If one were to create a variant of a turing complete language which upon completing a calculation randomly changes the answer by one, would it be Turing complete? For example, say I had a Python implementation which, upon every variable assignment, with probability $\frac13$ decreased the value by $1$, with probability $\frac13$ increased the value by $1$ and otherwise kept the value constant, would it be Turing complete? This seems to be able to perform all of the calculations which Python is able to perform, just not reliably.
I've gone around and around on this one. It would seem that we've landed on "No, it would not be Turing Complete, although we might be able to approximate it with a bounded probability of error on either accuracy or returning in finite time."
In your post, you said "just not reliably"... that is, in fact, a crucial part of the definition. To be Turing-complete, we have to be able to exactly simulate a single taped Turing machine -- getting it right "sometimes" isn't any better than flipping a coin to determine if it's raining outside with "50% accuracy".
In the given example, you seem to suggest that the random failures only occur on assignment, not for other operations in the computer. Does this affect assignments performed by the programmer alone, or internal assignments performed as intermediate steps by the compiler? If it only affects assignments performed by the programmer, many programs could be written (in horrendously terrifying complexity and near impossible to debug) without creating and assigning any variables at all. In this case, I suppose it would be similar to a Turing tarpit.
If the programmer HAD to assign variables, they should be able to use something in the vein of the old Heinlein "Tell me 3 times", assigning the variable in an array repeatedly (say 100 times, or until 3 distinct values have been saved) and then use the median value (since all values are x, x-1, or x+1, the median value, not median result, must be the correct one). This would cut into performance HORRIBLY, but should, typically, arrive at correct values. (In fairness to @DavidRicherby, I concede that we cannot ensure both that we arrive at an answer and that it is correct with 100% certainty; for a look at how we could arrive at 3 distinct values without additional assignments, consider the following approach:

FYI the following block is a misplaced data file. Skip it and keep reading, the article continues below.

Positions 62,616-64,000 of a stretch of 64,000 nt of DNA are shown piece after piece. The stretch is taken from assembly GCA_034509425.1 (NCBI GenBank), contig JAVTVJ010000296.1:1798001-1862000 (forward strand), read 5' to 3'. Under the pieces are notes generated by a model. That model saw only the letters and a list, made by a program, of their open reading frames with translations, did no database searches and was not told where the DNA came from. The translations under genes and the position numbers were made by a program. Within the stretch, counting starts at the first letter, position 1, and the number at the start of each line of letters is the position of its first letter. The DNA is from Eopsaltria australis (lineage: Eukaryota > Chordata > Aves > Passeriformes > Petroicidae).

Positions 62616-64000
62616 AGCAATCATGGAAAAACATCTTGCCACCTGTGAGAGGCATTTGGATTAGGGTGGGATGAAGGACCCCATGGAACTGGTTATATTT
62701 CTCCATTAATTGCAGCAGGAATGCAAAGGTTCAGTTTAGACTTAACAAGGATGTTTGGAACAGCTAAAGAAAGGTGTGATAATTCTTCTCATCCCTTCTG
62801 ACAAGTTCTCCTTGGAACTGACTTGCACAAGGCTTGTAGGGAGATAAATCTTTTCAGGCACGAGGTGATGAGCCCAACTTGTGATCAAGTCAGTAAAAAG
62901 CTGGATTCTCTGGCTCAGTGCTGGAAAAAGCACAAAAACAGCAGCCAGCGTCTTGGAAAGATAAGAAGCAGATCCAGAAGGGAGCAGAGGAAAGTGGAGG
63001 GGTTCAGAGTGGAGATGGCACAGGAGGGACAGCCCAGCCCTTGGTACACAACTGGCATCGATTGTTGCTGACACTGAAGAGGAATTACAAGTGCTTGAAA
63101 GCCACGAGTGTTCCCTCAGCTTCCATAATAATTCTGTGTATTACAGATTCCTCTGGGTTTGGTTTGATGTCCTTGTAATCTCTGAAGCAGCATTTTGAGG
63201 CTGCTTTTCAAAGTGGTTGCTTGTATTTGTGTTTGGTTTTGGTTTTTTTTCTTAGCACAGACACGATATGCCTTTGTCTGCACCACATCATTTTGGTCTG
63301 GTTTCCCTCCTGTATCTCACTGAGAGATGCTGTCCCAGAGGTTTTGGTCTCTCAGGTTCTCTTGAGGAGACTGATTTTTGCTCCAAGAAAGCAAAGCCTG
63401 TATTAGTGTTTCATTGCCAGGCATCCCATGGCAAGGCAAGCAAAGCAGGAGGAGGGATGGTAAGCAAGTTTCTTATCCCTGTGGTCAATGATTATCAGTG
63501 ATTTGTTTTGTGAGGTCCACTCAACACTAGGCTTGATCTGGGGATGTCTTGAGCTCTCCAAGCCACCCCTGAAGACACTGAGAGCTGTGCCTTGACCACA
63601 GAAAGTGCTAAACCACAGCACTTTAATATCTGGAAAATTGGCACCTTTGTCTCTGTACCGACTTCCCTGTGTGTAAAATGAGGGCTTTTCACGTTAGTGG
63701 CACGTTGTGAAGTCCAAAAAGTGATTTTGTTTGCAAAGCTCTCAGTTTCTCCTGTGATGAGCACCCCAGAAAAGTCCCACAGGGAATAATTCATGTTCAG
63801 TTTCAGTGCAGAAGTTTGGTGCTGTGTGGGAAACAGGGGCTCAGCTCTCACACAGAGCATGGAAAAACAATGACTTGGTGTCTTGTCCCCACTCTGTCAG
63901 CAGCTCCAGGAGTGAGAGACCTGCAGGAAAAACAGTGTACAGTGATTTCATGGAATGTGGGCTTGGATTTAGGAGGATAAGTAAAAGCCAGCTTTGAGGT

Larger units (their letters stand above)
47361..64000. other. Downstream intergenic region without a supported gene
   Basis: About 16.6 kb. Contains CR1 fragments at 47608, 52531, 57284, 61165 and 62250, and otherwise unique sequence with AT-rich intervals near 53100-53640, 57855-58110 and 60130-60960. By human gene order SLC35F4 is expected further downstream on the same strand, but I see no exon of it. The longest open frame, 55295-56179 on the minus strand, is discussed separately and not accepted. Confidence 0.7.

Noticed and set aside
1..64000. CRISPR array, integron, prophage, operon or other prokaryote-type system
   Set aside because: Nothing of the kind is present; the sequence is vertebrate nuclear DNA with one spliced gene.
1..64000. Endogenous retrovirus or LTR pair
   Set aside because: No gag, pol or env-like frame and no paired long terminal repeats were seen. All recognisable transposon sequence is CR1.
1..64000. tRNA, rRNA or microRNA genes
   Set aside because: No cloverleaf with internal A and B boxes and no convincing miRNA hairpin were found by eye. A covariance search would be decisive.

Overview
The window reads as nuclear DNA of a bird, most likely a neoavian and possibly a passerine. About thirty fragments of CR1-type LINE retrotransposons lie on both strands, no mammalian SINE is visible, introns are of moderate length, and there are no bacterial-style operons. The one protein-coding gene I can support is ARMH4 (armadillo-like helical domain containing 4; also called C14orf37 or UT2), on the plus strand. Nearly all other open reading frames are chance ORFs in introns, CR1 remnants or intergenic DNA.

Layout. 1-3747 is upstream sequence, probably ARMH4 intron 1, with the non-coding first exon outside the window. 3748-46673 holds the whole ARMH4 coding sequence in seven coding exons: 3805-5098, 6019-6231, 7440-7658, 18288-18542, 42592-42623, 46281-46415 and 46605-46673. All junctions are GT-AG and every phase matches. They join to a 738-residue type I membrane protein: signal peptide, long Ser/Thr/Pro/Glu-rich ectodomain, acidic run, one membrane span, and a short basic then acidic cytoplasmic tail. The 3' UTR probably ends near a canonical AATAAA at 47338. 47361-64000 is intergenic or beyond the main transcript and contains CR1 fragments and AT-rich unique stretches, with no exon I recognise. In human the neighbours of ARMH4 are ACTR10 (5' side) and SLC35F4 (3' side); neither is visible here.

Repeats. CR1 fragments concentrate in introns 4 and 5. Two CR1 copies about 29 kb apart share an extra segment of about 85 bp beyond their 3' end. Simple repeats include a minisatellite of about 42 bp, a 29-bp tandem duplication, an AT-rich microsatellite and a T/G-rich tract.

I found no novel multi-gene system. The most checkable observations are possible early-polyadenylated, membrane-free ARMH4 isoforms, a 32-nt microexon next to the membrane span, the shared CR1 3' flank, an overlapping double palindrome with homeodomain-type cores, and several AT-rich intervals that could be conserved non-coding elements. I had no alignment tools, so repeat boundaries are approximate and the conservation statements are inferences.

# function sum : x,y $\rightarrow$ z var a = x + y; // first assignment, may be x, x-1, or x+1 var b = x + y; while (a == b) b = x + y; // if this loop finishes, b is now distinct from a var c = x + y; while ((a == c) || (b == c)) c = x + y; // if this loop finishes, c is now distinct from a and b if ((a < b) && (b < c)) return b; if ((b < a) && (a < c)) return a; // repeat for the other combinations; there should be 6 total if statements.
If the compiler can introduce intermediate assignment operations that the programmer did not that also suffer from this drawback (say, at the end of every elementary computation), or if there are other operations affected by this glitch (the killer one in my above example being the comparison operators), then we cannot simulate a Turing-complete language (or machine) at any speed -- we will only be right 1 out of every $3^n$ times on average, where $n$ is the number of operations we can't correct for.
The Short Version of My Answer:
I can try to check for errors internally myself in the midst of computation, which may or may not work depending on the details of your system. If I can't have or emulate a verifying system, then I cannot be Turing complete -- I'm just guessing at solutions.
Given that popular consensus is that such a verifying system implemented could not guarantee both returning in finite time AND returning an accurate answer, it would appear no, although we might be able to approximate it a reasonable percentage of the time.